Sex­ual con­sent lies at heart of new trial

Ottawa Citizen - - NEWS - AN­DREW DUFFY aduffy@post­

A new trial has been or­dered for an Ot­tawa man who won ac­quit­tal on sex as­sault charges based on his hon­est be­lief that he could have in­ter­course with his wife any­time.

The Court of Ap­peal for On­tario said the judge in the case com­mit­ted a se­ries of er­rors.

On­tario’s high­est court said the hus­band, iden­ti­fied only as Mr. E., should not have been ac­quit­ted of sex­ual as­sault based on the be­lief — shared with his wife — that he could have sex with her when­ever he wanted. Among other things, the court said, it was not the de­fence he pre­sented.

“This was a cred­i­bil­ity case in which Mr. E did not raise the hon­est, but mis­taken be­lief in con­sent de­fence dur­ing the trial, and it should not have been con­sid­ered,” the ap­peal court ruled.

What’s more, the court said, to avoid con­vic­tion based on an hon­est, but mis­taken be­lief in con­sent, an ac­cused per­son’s view­point must be grounded in a fact sce­nario that could give rise to law­ful con­sent. That didn’t ex­ist in the case of Mr. E.

“To the ex­tent the trial judge based his ac­quit­tal on Mr. E.’s and the com­plainant’s shared be­lief would be a mis­take of law that can­not form the foun­da­tion for an hon­est, but mis­taken be­lief in con­sent de­fence,” the ap­peal panel said.

The ac­cused can­not be named be­cause of a court or­der that pro­tects the iden­tity of his wife.

De­fence lawyer Anne-Marie McEl­roy said she was in the un­usual po­si­tion of ar­gu­ing in favour of a re­trial on ap­peal af­ter her client’s ac­quit­tal. “The er­rors in law were pretty stark and dif­fi­cult to ar­gue against,” she said.

A new trial date has yet to be set. The ac­quit­tal made head­lines in Oc­to­ber 2017, when On­tario Su­pe­rior Court Jus­tice Robert Smith said the Crown had failed to prove the ac­cused had formed the re­quired crim­i­nal in­tent — mens rea — to sex­u­ally as­sault his wife in 2002. The judge ruled the man was not guilty be­cause the Crown had failed to es­tab­lish he knew his be­hav­iour was crim­i­nal in light of his be­lief that he had the right to have sex with his wife with­out her con­sent.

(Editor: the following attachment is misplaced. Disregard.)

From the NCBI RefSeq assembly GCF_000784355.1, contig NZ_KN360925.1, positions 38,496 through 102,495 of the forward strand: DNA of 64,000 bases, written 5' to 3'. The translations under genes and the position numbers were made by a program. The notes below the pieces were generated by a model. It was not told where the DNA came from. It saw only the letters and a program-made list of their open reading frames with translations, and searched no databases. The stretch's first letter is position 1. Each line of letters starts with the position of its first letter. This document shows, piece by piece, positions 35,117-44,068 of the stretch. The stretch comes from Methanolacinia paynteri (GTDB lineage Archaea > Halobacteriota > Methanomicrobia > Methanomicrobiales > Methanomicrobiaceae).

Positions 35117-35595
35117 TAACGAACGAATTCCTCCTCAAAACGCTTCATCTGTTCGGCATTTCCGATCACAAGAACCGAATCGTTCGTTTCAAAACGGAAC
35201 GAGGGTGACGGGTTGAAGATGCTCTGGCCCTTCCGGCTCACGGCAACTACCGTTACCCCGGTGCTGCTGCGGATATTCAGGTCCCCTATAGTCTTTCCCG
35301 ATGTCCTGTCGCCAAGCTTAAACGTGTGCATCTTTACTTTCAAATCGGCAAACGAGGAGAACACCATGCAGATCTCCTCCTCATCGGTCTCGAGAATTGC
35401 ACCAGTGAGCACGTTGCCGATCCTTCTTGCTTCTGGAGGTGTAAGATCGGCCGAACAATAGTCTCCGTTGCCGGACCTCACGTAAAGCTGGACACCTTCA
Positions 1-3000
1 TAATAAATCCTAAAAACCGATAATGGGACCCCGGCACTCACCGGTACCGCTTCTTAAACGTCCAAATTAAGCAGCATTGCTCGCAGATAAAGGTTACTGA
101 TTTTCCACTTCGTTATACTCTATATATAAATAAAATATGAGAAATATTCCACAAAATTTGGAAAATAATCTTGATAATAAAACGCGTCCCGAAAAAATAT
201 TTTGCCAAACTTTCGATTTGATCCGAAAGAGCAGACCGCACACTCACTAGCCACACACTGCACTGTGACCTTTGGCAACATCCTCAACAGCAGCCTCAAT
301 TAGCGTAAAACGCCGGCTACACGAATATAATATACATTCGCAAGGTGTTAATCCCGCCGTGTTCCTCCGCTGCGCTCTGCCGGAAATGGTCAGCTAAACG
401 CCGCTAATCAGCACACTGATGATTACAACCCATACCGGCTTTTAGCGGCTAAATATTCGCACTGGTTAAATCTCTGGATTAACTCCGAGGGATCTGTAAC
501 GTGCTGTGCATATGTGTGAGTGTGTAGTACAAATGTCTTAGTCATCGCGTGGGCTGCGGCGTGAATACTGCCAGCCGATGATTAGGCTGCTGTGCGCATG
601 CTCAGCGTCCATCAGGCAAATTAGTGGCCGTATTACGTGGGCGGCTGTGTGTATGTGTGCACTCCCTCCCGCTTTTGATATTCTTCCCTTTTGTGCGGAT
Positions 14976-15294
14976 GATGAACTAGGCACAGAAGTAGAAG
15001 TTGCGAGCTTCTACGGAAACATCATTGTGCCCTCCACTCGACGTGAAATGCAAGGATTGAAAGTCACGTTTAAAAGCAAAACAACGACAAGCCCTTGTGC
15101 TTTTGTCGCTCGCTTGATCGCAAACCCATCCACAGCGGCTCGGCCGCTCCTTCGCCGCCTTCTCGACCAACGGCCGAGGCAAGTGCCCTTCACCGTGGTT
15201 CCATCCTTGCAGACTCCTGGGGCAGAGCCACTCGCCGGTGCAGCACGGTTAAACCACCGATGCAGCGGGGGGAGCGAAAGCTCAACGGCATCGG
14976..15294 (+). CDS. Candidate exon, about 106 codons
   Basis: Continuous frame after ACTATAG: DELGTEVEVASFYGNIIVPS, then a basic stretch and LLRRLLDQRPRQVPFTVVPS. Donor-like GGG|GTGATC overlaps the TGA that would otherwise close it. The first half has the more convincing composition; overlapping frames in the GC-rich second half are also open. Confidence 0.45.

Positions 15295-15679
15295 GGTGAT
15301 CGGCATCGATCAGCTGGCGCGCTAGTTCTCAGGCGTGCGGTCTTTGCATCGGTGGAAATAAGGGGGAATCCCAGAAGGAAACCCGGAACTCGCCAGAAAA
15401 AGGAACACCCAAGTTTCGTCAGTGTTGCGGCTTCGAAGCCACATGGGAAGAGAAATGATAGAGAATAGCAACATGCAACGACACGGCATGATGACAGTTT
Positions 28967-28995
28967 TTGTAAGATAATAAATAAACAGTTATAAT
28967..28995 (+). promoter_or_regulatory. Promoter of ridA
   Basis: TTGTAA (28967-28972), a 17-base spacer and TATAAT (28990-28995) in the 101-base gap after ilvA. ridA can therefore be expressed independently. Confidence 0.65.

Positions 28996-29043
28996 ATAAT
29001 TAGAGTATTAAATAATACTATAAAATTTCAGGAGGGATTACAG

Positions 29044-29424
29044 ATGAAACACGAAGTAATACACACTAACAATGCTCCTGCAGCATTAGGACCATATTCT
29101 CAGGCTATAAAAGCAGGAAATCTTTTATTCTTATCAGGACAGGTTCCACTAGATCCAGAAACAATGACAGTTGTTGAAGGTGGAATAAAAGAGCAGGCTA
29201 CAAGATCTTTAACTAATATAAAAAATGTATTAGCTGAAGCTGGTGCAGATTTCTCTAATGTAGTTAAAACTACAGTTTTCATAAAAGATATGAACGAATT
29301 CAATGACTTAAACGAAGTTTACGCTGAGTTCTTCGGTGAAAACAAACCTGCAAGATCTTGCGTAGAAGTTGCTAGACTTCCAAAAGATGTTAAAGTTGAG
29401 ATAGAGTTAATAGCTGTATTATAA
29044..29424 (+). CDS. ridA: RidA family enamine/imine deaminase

The wife tes­ti­fied that, dur­ing their mar­riage — they were joined in an ar­ranged mar­riage in the Gaza Strip — she con­sid­ered it her obli­ga­tion to have sex with her hus­band.

The cou­ple sep­a­rated in Jan­uary 2013, but had dif­fi­culty mak­ing child ar­range­ments work. Court heard it was dur­ing a dis­pute over child ac­cess that — af­ter speak­ing to a po­lice of­fi­cer — the woman came to un­der­stand she had the right to refuse mat­ri­mo­nial sex.

She sub­se­quently com­plained to po­lice about a 2002 in­ci­dent. She al­leged her hus­band grabbed her by the wrist, pulled her onto the couch, pulled down her pants and had sex with her even though she asked him three times to stop.

The hus­band de­nied ever hav­ing sex with his wife with­out her con­sent and specif­i­cally de­nied the in­ci­dent that led to the charges.

At that time, the man said, he had just un­der­gone a hair trans­plant. His doc­tor, he tes­ti­fied, had told him to ab­stain from sex for two weeks af­ter the sur­gi­cal pro­ce­dure and he in­sisted the al­leged in­ci­dent could not have hap­pened be­cause he had fol­lowed the med­i­cal ad­vice.

Shaun O’Brien, ex­ec­u­tive di­rec­tor of the Women’s Le­gal Ed­u­ca­tion and Ac­tion Fund, said the case high­lighted the need for early and on­go­ing ed­u­ca­tion about the is­sue of con­sent. “I think it’s re­ally im­por­tant to start at a young age and en­sure that th­ese prin­ci­ples are be­ing com­mu­ni­cated to boys and young men,” she said.

O’Brien said she was deeply con­cerned by the pro­vin­cial gov­ern­ment’s de­ci­sion to scrap the mod­ern­ized sex-ed cur­ricu­lum and to use a 20-year-old ver­sion while a new in­struc­tion pro­gram was de­vel­oped.


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